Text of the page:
Literary Nonfiction. Essay. Spanish poet and philosopher Chantal Maillard asks whether a world without violence is possible. Beginning with the tale of Nietzsche’s embrace of the Turin horse, and engaging with thinkers from Confucius to Derrida to Sontag, Maillard reflects on how the concept of the "semblable" (one's other, neighbor, peer, fellow) justifies defensive foreign and domestic policy as well as state-sanctioned global violence. Can we broaden our “frameworks of belonging” and replace our narrow group and species-centered morals with an ethics of interspecies compassion? And if we could, given that the natural world cannot be sustained without violence, would it be possible to create change without violence?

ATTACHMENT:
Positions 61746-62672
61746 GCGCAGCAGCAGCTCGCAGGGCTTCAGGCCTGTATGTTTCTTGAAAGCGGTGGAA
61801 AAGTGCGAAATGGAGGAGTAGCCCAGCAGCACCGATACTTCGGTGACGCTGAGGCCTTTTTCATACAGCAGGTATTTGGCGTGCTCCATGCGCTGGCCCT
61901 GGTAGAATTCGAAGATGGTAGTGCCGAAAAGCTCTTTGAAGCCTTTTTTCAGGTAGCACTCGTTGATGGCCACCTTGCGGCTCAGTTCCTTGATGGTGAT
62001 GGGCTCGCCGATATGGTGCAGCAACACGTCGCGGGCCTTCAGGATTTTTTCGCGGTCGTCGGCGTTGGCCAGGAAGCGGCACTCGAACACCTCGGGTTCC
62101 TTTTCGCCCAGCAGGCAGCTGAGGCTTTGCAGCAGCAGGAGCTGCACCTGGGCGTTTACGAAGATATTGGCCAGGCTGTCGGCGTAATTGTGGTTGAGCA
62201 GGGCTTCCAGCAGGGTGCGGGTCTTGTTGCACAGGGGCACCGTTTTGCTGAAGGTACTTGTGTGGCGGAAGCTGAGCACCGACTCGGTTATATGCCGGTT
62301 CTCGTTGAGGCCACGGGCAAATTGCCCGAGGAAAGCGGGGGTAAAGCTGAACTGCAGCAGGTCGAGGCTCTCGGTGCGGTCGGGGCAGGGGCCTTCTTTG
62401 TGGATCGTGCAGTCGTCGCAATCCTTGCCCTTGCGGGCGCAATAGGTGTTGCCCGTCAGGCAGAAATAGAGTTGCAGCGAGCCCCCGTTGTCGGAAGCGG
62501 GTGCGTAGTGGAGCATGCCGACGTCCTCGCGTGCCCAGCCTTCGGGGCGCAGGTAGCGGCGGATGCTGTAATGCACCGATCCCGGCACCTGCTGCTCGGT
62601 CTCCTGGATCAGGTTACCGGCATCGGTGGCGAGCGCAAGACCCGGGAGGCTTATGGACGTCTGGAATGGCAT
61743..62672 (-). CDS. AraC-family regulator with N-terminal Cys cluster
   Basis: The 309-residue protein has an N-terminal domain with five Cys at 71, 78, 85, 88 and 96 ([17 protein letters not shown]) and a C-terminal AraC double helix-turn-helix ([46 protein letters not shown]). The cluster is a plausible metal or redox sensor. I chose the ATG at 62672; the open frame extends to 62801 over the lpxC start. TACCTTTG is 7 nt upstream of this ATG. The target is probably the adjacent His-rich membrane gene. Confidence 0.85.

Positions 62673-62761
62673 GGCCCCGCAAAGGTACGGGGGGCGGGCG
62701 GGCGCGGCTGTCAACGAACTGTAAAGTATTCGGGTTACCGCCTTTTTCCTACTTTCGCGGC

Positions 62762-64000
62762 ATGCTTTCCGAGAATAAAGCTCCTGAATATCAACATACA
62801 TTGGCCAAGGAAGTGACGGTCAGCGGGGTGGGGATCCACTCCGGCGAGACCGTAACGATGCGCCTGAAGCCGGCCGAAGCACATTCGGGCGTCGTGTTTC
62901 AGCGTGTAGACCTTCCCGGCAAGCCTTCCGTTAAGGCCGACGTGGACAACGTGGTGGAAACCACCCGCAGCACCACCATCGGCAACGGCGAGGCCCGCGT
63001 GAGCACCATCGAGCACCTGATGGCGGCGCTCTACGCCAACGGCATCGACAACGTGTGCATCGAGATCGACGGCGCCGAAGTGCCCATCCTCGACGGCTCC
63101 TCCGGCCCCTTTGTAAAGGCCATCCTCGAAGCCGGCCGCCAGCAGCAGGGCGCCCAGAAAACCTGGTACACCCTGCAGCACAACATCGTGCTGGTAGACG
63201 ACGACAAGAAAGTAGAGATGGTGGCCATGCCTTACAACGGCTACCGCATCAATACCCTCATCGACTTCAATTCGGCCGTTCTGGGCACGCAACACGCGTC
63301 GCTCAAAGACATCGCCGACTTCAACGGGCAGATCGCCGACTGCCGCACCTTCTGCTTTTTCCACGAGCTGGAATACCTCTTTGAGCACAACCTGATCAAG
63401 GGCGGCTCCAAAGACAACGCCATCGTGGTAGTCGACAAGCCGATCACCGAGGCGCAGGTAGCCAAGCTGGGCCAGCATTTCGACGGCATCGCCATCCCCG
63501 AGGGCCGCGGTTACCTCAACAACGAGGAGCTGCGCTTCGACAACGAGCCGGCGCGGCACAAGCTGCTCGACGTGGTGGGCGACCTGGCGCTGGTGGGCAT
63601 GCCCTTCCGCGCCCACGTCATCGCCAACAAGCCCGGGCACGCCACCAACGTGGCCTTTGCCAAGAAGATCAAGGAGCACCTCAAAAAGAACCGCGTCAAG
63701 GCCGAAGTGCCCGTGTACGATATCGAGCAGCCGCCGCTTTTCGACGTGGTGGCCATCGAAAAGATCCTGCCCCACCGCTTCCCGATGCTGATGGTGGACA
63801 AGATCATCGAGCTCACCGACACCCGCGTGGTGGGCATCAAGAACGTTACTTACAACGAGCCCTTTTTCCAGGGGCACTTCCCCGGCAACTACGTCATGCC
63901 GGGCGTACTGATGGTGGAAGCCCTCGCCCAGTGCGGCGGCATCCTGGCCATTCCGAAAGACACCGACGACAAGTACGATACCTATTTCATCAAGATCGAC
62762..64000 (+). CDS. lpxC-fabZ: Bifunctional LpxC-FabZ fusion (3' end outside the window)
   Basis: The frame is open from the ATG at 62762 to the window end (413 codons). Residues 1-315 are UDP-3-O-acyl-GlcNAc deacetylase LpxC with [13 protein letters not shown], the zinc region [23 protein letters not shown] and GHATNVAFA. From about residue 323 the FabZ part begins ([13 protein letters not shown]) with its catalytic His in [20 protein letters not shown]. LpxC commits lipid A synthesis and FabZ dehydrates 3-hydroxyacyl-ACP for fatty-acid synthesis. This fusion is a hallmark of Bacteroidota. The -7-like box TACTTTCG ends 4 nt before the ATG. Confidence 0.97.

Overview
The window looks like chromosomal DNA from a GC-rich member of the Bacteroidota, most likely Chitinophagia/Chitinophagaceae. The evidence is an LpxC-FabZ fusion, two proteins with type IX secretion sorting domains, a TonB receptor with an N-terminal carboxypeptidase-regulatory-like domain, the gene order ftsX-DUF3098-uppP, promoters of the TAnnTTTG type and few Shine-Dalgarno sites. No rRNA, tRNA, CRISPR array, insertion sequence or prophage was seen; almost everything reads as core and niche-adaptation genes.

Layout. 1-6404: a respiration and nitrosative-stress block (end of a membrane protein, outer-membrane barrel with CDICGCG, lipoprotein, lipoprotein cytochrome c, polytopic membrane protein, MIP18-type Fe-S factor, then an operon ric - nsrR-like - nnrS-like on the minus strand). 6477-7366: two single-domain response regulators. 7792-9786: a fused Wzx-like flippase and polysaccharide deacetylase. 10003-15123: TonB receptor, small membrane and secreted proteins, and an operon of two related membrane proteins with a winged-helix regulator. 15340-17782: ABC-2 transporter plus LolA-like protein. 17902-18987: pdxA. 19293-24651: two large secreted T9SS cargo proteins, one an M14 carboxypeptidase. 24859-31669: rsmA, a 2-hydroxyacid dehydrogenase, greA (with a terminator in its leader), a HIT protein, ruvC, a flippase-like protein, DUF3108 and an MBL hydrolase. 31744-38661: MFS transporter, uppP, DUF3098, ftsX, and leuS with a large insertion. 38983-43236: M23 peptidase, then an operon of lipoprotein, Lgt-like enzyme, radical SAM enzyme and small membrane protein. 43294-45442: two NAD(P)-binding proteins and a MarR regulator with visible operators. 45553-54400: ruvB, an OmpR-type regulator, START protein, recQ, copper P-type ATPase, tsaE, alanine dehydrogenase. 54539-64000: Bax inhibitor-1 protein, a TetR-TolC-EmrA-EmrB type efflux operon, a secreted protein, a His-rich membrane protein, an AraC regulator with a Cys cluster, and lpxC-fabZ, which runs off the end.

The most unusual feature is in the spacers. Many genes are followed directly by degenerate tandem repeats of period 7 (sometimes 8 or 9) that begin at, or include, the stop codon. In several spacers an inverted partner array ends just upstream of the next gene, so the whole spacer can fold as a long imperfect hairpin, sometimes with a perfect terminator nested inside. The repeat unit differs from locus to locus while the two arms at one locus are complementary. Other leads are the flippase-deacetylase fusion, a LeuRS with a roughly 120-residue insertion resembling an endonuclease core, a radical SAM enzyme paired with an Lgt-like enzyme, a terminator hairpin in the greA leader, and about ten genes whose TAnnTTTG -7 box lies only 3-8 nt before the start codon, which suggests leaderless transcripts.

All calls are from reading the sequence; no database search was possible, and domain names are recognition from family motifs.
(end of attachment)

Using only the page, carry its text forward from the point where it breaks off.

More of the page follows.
Chantal Maillard (born 1951) is a contemporary Spanish poet and philosopher. With a long repertoire behind her, she has received various literary prizes for her poetry. She was awarded the Spanish National Poetry Prize in 2004 for Matar a Platón and the National Critic's Prize for Spanish Poetry in 2007 for Hilos. Her prose is particularly notable for merging and transgressing literary genres. Until 2000, she was a professor of Aesthetics and Art Theory at the University of Málaga. She has written articles on philosophy, aesthetics and Eastern Thought for several publications such as ABC and El País. Maillard has also worked on stage and adapted her works to various interdisciplinary projects, in collaboration with visual and stage artists, musicians, and filmmakers from Spain and around the world. Her latest published books include: La compasión difícil (Galaxia Gutenberg), ¿Es posible un mundo sin violencia (Vaso roto), La herida en la lengua (Tusquets), and India (Pre-textos).Author City: MALAGA SPA